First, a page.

Ukrainian and European traders are accumulating additional reserves of natural gas ahead of next winter to prepare for any potential supply disruptions amid a looming stand-off with Russia, Platts reported.
Andriy Kobolev, head of state energy company Naftogaz Ukrayiny, said Ukraine will accumulate 20 Bcm of gas ahead of next winter, up from the 17 Bcm it usually has in underground storage facilities for the start of the heating season.
"It is important to have heat in Ukrainian homes even if Gazprom is going to trigger another crisis," Kobolev said. "European traders are also creating additional reserves."
Kobolev's comments come days after Vladimir Putin commented in Beijing on the unwelcome scenario for Ukraine should Naftogaz and Gazprom fail to sign a new gas transit agreement.
The companies' current 10-year agreement expires at the end the year, with a new deal not signed. The next round of negotiations between Ukraine and Russia is scheduled for later this month, and will be joined by the European Commission, which has expressed concerns about slow pace of talks.
Ukraine is a key supply route for Russian gas to Europe, delivering about 25% of Europe's total annual gas needs. However, Russia is building a number of gas pipelines, including Nord Stream-2, which will bypass Ukraine on the way to Europe.
"This is artillery before the next trilateral talks in May," Kobolev said of Putin's comments. "Moscow kicked off the talks on gas transit, and this round of talks was held by the Russian president from far away in Beijing."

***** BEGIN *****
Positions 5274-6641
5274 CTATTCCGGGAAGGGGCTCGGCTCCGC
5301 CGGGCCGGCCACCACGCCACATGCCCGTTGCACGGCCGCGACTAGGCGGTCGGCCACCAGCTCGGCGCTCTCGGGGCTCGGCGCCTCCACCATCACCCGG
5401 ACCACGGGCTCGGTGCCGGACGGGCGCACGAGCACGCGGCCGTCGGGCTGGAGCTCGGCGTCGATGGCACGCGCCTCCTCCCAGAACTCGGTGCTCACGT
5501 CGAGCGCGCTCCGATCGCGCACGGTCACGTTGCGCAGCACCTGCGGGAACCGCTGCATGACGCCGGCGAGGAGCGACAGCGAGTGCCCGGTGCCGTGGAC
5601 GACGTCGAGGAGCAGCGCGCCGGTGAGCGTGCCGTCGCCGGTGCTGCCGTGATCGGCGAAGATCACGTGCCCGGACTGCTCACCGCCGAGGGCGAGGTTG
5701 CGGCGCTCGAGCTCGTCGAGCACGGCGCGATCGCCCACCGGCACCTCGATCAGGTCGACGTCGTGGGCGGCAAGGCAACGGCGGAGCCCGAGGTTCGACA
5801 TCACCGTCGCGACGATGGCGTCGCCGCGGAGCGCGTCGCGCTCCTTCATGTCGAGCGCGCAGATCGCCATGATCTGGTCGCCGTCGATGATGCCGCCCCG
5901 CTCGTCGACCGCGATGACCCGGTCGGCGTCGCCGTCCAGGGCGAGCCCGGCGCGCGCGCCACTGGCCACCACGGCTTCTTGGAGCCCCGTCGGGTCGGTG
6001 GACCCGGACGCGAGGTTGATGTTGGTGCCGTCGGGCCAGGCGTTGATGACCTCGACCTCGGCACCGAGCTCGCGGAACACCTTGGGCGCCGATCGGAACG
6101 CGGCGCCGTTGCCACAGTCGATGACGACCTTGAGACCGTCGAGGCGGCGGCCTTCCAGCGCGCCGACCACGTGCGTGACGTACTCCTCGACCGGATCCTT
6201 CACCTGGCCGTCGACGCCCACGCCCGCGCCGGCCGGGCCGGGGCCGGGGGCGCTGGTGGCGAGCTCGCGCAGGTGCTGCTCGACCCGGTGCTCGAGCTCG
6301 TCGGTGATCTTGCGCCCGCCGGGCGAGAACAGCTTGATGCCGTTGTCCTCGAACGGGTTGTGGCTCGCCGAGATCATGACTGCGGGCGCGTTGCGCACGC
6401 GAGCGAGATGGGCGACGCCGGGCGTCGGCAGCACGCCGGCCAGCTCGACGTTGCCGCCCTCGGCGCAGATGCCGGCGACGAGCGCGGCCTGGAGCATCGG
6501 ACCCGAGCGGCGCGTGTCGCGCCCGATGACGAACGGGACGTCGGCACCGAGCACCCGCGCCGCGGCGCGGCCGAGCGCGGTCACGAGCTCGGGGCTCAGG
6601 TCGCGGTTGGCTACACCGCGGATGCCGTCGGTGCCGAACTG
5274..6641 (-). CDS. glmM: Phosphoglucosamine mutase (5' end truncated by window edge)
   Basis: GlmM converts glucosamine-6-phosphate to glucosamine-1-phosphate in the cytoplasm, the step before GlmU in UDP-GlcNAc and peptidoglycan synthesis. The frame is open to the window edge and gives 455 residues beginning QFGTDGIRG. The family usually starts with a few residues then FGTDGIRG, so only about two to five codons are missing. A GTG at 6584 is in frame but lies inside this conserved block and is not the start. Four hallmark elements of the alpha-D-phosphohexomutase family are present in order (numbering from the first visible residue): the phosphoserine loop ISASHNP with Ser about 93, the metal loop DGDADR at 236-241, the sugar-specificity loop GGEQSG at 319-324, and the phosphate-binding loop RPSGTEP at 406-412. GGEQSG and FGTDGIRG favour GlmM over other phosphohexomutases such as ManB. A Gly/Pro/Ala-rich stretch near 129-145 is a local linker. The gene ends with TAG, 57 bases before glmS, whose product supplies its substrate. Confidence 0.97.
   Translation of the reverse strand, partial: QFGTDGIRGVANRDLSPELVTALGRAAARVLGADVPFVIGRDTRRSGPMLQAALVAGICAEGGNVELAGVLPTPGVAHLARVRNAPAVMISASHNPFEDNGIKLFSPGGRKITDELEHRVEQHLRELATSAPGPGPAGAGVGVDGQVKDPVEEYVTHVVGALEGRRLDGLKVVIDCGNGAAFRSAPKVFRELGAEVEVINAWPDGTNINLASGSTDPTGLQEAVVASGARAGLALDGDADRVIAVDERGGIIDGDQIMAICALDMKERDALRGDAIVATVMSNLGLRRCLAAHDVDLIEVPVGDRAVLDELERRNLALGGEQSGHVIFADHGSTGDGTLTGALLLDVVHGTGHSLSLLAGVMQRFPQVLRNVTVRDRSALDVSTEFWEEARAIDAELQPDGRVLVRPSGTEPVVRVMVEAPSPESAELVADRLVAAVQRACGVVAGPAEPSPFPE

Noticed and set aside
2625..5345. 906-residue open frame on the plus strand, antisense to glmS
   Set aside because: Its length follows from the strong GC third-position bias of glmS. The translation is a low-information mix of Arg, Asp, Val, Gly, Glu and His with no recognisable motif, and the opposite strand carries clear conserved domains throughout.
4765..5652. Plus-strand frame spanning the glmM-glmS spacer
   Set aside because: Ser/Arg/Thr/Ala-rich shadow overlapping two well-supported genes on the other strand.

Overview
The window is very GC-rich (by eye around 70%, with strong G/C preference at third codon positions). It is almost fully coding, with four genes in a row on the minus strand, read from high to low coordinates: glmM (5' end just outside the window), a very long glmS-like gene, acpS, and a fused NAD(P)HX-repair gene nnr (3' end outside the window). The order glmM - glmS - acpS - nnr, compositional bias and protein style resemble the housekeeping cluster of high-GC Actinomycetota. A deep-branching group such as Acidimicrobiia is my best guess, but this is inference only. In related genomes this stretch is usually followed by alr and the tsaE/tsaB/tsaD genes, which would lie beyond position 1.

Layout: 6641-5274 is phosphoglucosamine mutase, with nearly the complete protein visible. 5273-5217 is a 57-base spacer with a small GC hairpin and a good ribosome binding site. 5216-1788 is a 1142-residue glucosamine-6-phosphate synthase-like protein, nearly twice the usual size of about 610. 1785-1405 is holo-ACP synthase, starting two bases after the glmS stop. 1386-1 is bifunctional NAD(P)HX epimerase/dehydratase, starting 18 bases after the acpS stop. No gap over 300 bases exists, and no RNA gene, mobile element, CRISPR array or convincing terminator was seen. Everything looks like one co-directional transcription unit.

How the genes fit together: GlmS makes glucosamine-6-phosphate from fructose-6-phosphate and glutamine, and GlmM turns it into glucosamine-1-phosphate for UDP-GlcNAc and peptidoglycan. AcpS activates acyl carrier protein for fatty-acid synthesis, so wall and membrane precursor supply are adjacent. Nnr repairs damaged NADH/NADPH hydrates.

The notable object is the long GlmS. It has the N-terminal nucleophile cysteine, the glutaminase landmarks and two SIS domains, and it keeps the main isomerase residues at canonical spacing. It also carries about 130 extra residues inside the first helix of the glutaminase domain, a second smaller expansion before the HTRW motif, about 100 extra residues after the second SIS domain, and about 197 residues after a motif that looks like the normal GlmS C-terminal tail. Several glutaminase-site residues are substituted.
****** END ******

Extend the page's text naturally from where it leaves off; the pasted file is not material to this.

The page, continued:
Ukraine is seeking to secure least 60 Bcm/year of Russian gas to Europe for the next 10 years, while another 30 Bcm/year will be available to Gazprom, or other companies, on short-term contracts.
Gazprom's conditions for successful talks, including canceling billions of dollars in payments it must make following a court ruling in Stockholm. Also, Gazprom and Naftogaz are at odds over which standards to apply in negotiating and signing the transit agreement.
Kobolev said Ukraine was able to import gas from Europe at competitive prices, and that European traders should start buying Russian gas on the Ukrainian-Russian border to ensure safe shipments of gas across Ukraine to Europe.
"This would allow to move points of sale for gas to our eastern border, in other words to offer gas shipment capacity of our gas transportation system to other traders, for example to European customers of Gazprom," Kobolev said, adding that the Russians will try to avoiding that scenario.
Ukraine increased transit of gas through its gas transmission system by 5.6% on year to 29.26 Bcm from January-April, according to UkrTransGaz.